Your Name.

Your Name. ★★★★

"So we don't forget when we wake up, let's write our names on each other." ~ Taki Tachibana

This animated romantic fantasy from Japanese director Makoto Shinkai was released in conjunction with his own 2016 novel by the same name (君の名は - "Kimi no Na wa"). I watched the original language version with English subtitles, featuring Mone Kamishiraishi and Ryûnosuke Kamiki as the voices of the main characters, high school students Mitsuha Miyamizu living rural Gifu Prefecture and Taki Tachibana of urban Tokyo.

The story opens with a meteor shower -- "that day when the stars came falling" -- awaking in both of our characters a longing for something indefinable. Then one fateful morning, Taki awakens in Mitsuha's female body at her home in Itomori, where her adolescent sister Yotsuha (Kanon Tani) is calling her to breakfast. Despite the obvious shock, Taki manages to function pretty well in Mitsuha's body, getting dressed for school, eating with grandmother Hitoha (Etsuko Ichihara) and walking to school with her sister. In fact, her "inner Taki" soon seems to fade away.

We learn that Mitsuha's strict father Toshiki (Masaki Terasoma) is the incumbent mayor of Itomori, running for reelection. Her mother Futaba (Sayaka Ohara) has passed away. She has two good friends: mechanically inclined Katsuhiko "Tessie" Teshigawara (Ryo Narita) and shy Sayaka Natori (Aoi Yūki), who denies her obvious attraction to Tessie. But the friends insist that just the day before, Mitsuha was not herself at all ... like she was possessed or had amnesia and could not remember her own name or the location of her locker at school.

Mitsuha is frustrated by country life, which includes maintaining the rituals of the family-run local shrine, making the ancient alcoholic beverage kuchikamizake for which the town is known, and missing out on all the excitement of city life. She says in her next life, she wants to be incarnated as a handsome Tokyo boy. And with that, the scene changes.

We see Taki waking up in his small Tokyo bedroom and having a shock. He's got all the usual male equipment, but inside is Mitsuha and she's totally unaware of where she is, thinking it's all a dream. After Taki's father (Kazuhiko Inoue) leaves for work, the boy heads off for Jingu High School, and it takes him till noon to find it, just in time for lunch with his friends Tsukasa Fujii (Nobunaga Shimazaki) and Shinta Takagi (Kaito Ishikawa), neither of whom Taki/Mitsuha recognizes.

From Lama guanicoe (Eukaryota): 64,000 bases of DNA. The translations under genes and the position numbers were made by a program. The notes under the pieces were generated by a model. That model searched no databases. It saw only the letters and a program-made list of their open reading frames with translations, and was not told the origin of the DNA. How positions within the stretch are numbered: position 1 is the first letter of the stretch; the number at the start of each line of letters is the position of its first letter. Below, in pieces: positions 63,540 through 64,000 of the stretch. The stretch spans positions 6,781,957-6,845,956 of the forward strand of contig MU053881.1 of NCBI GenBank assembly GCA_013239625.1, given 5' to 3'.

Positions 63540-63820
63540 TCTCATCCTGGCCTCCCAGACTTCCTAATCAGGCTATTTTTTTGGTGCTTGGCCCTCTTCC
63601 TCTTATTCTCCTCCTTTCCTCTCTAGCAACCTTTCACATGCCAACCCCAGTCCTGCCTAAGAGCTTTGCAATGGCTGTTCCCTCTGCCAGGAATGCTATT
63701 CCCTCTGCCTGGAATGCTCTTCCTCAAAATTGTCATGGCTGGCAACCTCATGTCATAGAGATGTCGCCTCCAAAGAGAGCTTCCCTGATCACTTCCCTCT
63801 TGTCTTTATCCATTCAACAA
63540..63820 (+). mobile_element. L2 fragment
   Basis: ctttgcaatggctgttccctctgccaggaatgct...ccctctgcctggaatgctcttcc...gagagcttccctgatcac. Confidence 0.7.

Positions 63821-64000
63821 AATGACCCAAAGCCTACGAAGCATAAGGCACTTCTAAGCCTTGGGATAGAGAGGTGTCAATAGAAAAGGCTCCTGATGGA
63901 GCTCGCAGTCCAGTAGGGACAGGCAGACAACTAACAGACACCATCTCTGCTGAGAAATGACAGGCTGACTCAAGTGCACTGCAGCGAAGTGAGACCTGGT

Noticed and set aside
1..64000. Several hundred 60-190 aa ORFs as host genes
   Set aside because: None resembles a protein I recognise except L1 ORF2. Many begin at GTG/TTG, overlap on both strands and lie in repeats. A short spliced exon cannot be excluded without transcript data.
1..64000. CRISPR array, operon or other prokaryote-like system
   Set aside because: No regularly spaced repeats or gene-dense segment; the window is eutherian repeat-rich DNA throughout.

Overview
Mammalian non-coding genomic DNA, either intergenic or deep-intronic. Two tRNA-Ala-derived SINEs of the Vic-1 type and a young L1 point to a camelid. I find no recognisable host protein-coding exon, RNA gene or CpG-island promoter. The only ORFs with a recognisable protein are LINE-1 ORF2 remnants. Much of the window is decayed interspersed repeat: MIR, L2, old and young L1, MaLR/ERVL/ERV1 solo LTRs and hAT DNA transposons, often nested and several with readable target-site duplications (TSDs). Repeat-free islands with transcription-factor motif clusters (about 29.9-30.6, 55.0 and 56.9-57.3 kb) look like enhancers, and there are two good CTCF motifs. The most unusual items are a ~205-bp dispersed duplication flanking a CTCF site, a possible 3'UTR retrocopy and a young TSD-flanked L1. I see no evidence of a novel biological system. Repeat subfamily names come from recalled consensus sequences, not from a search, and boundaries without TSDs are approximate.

There's a very funny scene where Mitsuha in Taki's body refers to herself among his friends by a female pronoun for "I" (私 - watashi), which raises eyebrows. So she corrects to a formal pronoun (わたくし - watakushi) and then a young boy's pronoun (僕 - boku) before landing on the appropriately rugged man's term for "I" (俺 - ore). Jokes like this get totally lost in translation, of course, which is why I've pretty much given up on watching dubbed Japanese films. My language skills are not nearly what they were 20 years ago when I lived in Japan, but still sufficient to appreciate many of the nuances in simple exchanges between friends and family members.

Another funny scene is when Taki goes to work as a waiter in a busy restaurant. Mitsuha discovers that being part of the bustling city isn't all fun and games. It's hard work, and he/she catches more than a few curses from the chefs for screwing up orders. But Mitsuha's sewing skills come in handy when coworker Miki Okudera (Masami Nagasawa) tears her skirt, and the waitress discovers she's attracted to Taki's hidden "feminine side."

Using Taki's cell phone and Mitsuha's notebook, the two star-crossed teens are able to discover their relationship (trading places) and exchange information about the switch of consciousness occurring between their bodies. This results in some really funny incidents, like Mitsuha suddenly becoming a star basketball player at school and Taki taking great interest in and photos of cafe-style desserts.

But before we start to believe this is just some fun fantasy, Grandma Hitoha tells a story about 結び - musubi, which commonly means "knot." But in her explanation, the term takes on a spiritual significance found in tying thread, braiding cord, connecting people and even the flow of life. In fact, "knotting" is the nature of time, she says. And what we eat or drink joins our souls in "musubi," just as the rituals of the temple connect people to god, and god connects us all. I had to pause and reflect a bit on that. Kinda heavy, yes?

Mitsuha tries to get Taki hooked up with Miss Okudera; a comet called Tiamat is expected to pass close to the Earth, which we can guess will have consequences for the Taki-Mitsuha connection; Tessie becomes interested in Sayaka; Grandma Hitoha discovers the truth about the Taki-Mitsuha relationship and reveals that consciousness switching is part of a long family tradition; and there's more, much more, including time shifts and the possible denial of all that's come before as just a dream. Perhaps. Or maybe not.

Because this is animation, it may be tempting to let the scenes slip by like flipping through a picture book. But the film offers us an opportunity to reflect and examine some of our most basic beliefs about self and other ... what existentialist philosopher Martin Buber (1878-1965) referred to as the "I-Thou relationship." I, for one, was impressed by the depth of the story as well as the gorgeous artwork. More work like this please. Mr. Shinkai. Very impressive.

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